Time Out London | "To Be Kind" Review
The New York noise veterans have created an awe-inspiring monster of a triple album – again
When apocalyptic alt rock warriors Swans toured around the release of 2012’s monolithic triple album ‘The Seer’, one might conceivably have expected them to play a bunch of tracks from 2012’s monolithic triple album ‘The Seer’.
But such petty concerns as ‘promotion’ do not bother band lynchpin Michael Gira, a granite crag of a man who gives every impression that he was in this world before the dawn of history and will continue playing thunderously upsetting rock right until the point the sun explodes, and probably after.
It is very easy to get carried away when writing about Swans – their music isn’t so much unrecognisably ‘other’ as recognisable rock music blown up to an almost unimaginable scale. For instance: ‘To Be Kind’, the album from which Swans mostly played while touring ‘The Seer’, is ten tracks and 121 minutes long. Gira has commented that MP3 is the best format to listen to it on because it gives no pause or respite.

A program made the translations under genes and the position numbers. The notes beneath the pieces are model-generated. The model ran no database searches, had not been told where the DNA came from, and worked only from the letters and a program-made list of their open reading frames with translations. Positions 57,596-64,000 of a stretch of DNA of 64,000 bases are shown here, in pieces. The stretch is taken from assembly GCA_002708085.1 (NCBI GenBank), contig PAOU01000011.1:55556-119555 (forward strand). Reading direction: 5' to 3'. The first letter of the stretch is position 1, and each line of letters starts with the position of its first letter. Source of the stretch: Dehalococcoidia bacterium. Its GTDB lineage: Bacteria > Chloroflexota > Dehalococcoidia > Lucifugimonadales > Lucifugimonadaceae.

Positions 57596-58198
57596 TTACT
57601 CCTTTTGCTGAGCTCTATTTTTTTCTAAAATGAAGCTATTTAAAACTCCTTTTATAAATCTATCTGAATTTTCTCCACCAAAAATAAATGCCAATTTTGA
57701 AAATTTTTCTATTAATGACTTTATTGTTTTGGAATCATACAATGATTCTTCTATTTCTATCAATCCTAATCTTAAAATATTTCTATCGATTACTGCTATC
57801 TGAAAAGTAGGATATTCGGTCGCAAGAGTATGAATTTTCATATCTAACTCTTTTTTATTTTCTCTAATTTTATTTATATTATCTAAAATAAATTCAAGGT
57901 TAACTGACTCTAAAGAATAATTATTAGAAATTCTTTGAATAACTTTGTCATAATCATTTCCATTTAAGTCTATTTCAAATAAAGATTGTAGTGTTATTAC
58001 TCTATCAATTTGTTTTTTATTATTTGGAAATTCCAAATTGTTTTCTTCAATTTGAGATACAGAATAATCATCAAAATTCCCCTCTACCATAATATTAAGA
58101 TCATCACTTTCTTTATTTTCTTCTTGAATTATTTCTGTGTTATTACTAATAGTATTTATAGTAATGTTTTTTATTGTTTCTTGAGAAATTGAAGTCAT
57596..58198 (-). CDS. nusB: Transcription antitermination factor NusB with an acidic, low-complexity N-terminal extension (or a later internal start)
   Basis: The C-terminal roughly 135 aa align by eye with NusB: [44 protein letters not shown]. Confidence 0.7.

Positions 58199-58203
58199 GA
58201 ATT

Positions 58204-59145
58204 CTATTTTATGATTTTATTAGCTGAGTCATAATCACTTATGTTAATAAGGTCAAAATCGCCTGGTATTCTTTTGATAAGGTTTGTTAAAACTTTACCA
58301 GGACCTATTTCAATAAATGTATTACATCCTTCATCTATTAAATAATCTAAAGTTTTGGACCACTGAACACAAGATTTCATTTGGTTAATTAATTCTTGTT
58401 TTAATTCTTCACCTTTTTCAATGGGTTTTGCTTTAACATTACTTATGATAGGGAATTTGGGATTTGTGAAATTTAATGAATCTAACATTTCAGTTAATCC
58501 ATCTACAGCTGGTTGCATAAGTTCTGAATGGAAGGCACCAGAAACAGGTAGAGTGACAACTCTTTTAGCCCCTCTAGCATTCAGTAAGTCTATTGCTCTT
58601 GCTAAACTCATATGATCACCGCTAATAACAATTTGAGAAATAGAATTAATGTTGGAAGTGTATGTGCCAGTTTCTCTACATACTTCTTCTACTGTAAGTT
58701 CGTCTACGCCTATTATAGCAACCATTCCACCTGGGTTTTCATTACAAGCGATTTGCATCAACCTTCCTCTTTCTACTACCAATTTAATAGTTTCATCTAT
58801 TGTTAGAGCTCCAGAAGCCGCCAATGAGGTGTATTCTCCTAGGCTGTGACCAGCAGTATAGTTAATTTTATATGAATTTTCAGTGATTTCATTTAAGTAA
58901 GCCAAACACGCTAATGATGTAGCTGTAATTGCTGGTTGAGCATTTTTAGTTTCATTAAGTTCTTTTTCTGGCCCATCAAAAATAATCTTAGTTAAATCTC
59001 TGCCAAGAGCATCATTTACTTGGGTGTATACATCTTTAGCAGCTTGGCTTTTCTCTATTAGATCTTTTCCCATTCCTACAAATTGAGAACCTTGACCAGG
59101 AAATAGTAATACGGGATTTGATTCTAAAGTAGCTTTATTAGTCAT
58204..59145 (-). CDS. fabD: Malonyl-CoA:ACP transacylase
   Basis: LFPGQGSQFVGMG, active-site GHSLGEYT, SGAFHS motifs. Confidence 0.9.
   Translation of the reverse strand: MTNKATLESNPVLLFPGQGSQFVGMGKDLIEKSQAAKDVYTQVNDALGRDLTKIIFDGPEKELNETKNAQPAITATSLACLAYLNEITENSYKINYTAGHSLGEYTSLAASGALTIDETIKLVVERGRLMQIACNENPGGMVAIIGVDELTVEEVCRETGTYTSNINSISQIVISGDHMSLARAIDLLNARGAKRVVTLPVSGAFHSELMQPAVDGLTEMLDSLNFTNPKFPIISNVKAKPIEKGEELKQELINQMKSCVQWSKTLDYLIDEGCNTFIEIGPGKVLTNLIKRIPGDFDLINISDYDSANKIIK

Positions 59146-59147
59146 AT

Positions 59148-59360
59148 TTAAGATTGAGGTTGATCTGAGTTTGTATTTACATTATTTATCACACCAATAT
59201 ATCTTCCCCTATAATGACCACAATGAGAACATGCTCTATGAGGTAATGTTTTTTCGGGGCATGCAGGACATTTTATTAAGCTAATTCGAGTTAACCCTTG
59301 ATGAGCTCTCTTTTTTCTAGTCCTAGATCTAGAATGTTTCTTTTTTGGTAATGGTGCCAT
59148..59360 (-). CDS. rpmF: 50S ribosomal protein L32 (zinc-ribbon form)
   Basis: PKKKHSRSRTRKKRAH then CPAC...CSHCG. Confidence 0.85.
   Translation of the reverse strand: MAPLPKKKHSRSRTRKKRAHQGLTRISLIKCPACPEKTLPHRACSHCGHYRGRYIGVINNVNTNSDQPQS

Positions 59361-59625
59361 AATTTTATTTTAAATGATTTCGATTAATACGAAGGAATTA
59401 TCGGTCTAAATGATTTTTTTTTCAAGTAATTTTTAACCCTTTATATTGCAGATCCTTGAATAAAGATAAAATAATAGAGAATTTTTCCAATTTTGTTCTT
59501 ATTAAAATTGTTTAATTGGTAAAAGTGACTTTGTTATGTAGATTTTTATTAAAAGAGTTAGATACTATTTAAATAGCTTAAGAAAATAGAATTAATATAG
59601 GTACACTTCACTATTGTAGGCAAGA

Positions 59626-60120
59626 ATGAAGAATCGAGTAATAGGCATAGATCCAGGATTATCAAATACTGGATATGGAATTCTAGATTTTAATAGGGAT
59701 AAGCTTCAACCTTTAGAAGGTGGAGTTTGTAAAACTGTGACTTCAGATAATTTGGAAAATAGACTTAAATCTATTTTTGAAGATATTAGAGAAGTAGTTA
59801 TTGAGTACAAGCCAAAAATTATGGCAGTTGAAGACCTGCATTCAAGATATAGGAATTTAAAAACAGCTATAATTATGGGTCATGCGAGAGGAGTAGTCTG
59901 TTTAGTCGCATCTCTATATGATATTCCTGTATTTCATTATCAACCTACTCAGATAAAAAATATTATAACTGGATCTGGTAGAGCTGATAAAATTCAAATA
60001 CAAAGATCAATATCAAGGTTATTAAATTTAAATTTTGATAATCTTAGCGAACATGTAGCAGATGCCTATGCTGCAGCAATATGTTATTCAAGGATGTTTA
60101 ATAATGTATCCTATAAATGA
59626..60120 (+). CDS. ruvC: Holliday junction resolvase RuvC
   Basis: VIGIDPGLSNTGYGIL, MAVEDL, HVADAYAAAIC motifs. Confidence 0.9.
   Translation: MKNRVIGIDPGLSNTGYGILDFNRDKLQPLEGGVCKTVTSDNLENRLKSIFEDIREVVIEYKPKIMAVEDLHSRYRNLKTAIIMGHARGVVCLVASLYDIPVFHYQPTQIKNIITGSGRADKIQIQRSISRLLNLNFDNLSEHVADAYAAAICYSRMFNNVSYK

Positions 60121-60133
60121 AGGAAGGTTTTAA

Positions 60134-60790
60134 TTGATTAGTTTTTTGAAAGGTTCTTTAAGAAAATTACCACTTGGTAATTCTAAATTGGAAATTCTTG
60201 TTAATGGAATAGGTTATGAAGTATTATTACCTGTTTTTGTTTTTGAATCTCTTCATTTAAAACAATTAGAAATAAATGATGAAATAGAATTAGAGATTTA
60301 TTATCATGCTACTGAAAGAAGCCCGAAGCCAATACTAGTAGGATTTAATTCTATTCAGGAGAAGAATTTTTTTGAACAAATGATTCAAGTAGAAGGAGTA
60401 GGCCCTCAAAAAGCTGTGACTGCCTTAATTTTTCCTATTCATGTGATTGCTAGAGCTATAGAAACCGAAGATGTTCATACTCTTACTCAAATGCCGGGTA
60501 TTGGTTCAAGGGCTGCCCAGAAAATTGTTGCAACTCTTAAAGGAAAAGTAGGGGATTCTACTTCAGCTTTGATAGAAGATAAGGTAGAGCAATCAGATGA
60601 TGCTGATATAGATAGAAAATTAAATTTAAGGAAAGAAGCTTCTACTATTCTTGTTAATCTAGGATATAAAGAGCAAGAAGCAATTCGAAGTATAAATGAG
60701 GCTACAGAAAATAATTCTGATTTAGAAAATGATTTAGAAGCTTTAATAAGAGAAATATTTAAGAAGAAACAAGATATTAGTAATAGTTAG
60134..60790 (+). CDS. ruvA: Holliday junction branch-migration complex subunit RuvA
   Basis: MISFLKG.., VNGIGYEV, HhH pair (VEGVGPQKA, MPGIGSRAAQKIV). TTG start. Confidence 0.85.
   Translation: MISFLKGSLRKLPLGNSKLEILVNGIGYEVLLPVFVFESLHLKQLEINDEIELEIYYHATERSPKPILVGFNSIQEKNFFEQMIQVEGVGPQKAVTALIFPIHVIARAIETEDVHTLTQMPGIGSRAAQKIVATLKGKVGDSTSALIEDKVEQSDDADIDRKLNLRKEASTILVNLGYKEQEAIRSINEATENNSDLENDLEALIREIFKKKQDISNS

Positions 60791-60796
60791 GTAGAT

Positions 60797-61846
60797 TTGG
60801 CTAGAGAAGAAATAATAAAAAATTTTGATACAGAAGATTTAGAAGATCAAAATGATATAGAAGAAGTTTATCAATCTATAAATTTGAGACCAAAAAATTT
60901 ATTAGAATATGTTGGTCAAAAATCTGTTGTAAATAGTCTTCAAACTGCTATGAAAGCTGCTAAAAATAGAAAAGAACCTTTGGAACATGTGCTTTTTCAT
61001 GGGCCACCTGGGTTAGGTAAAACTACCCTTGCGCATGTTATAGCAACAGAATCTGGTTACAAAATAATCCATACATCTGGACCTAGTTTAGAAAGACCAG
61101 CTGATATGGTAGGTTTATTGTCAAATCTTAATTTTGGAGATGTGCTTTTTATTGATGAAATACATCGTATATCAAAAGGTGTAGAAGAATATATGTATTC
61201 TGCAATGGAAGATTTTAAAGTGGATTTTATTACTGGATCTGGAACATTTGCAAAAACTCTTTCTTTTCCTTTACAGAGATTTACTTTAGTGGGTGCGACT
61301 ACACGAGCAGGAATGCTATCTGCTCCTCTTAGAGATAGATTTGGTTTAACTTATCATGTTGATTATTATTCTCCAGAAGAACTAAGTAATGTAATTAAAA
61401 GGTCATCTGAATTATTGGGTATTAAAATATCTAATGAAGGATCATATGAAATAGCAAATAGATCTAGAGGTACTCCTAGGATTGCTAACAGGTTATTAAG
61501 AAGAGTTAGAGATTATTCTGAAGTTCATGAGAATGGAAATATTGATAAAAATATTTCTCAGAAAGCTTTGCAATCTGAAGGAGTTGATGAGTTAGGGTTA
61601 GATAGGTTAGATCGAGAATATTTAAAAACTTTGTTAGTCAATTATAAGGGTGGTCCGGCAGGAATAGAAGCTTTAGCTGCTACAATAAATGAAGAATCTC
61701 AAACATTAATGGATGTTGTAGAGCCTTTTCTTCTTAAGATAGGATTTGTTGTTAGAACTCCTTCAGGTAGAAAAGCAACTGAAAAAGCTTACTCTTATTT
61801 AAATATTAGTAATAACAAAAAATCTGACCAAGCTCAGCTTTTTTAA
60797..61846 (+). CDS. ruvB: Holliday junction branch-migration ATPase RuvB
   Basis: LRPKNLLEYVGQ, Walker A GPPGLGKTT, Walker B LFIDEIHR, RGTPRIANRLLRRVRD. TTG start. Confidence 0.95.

Where ‘The Seer’ was a rich, organic work that explored the breadth of Swans’s sound, ‘To Be Kind’ is almost monomaniacal in its focus on huge, grey slabs of noise, blank roars of guitar sound and punishing bottom end. Those elements are all stacked up into vast, hostile edifices running from five minutes in length – ‘Some Things We Do’, more an unsettling prologue for the 17-minute firestorm of ‘She Loves Us’ – to 35 minutes: ‘Bring the Sun/Toussaint L’Ouverture’, unsettling passages of quiescence and weird chanting followed by torrents and torrents of obliterating noise.
There is contrast and subtlety here; there are calms before storms, haunting sweeps of keys and the drift of Thor Harrison’s intricate percussion. But there’s little warmth or humanity. Next to ‘The Seer’s broad palette, ‘To Be Kind’ is monochrome, with the copious special guests (St Vincent, Cold Specks, Little Annie) subsumed within Gira’s babbling, cackling, sickly vocal exhortations.
It is a literally awesome record, huge, stark songs that explode with tectonic immensity. But its immensity is such that it never quite gets its hooks in the way ‘The Seer’ did: there’s only so much howling feedback the mind can absorb before it starts to drift and wander. Nonetheless, ‘To Be Kind’ is another remarkable achievement from a band that deals in nothing else.
By Andrzej Lukowski